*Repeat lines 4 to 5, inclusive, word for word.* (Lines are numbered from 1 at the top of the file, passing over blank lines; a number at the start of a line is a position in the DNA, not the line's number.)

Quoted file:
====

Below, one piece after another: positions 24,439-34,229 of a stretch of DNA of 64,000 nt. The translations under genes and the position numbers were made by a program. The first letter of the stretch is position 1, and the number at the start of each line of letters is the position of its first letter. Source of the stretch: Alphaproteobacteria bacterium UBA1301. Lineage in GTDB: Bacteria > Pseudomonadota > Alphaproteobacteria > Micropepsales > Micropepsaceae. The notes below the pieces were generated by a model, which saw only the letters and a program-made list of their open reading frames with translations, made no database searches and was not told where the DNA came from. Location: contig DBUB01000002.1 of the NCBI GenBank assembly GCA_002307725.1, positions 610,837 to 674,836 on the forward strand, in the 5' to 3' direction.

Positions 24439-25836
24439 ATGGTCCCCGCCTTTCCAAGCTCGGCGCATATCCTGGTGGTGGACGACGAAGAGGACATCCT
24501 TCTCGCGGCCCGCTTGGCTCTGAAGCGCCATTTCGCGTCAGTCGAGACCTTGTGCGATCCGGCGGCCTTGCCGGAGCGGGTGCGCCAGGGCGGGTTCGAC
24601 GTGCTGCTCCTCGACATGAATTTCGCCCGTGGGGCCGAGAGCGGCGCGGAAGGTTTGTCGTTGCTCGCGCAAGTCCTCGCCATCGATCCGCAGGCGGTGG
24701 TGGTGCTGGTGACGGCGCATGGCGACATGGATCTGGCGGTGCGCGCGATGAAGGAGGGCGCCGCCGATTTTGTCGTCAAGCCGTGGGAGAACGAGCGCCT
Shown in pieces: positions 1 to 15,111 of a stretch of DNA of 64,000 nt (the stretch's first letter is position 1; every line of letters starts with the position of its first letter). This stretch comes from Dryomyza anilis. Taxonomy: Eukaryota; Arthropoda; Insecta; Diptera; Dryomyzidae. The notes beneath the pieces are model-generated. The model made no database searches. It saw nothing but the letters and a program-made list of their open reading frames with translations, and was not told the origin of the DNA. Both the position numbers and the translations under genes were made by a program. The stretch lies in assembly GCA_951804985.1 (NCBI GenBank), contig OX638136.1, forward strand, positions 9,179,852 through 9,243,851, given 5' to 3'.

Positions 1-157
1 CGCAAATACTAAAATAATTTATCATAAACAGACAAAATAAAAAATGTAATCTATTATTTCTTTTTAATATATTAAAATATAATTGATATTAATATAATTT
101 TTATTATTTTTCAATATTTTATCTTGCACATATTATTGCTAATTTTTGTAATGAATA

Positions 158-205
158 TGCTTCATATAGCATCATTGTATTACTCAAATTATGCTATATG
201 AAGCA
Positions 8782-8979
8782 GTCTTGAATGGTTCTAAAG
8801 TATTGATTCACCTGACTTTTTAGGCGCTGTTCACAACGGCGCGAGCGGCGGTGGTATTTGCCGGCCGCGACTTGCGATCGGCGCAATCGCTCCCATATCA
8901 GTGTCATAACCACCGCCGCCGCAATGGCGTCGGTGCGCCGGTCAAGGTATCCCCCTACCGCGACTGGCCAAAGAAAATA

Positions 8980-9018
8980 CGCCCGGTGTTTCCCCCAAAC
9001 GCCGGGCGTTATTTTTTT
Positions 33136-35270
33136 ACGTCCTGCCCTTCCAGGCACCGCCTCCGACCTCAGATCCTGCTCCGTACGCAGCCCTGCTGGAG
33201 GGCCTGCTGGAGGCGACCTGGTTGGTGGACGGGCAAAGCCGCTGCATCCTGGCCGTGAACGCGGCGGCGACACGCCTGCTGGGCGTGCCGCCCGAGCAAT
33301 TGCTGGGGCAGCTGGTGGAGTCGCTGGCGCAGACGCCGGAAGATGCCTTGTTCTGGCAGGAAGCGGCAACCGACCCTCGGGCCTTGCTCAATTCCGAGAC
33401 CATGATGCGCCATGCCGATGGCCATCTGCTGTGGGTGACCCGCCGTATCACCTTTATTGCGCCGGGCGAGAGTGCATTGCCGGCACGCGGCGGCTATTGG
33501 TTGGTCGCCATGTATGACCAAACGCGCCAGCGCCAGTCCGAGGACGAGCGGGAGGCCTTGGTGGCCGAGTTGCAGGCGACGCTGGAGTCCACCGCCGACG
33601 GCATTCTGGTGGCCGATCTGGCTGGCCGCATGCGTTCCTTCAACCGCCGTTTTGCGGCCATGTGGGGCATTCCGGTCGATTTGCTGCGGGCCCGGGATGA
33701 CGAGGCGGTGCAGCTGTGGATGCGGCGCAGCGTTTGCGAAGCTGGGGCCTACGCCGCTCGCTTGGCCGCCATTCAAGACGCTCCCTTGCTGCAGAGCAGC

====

24501 TCTCGCGGCCCGCTTGGCTCTGAAGCGCCATTTCGCGTCAGTCGAGACCTTGTGCGATCCGGCGGCCTTGCCGGAGCGGGTGCGCCAGGGCGGGTTCGAC
24601 GTGCTGCTCCTCGACATGAATTTCGCCCGTGGGGCCGAGAGCGGCGCGGAAGGTTTGTCGTTGCTCGCGCAAGTCCTCGCCATCGATCCGCAGGCGGTGG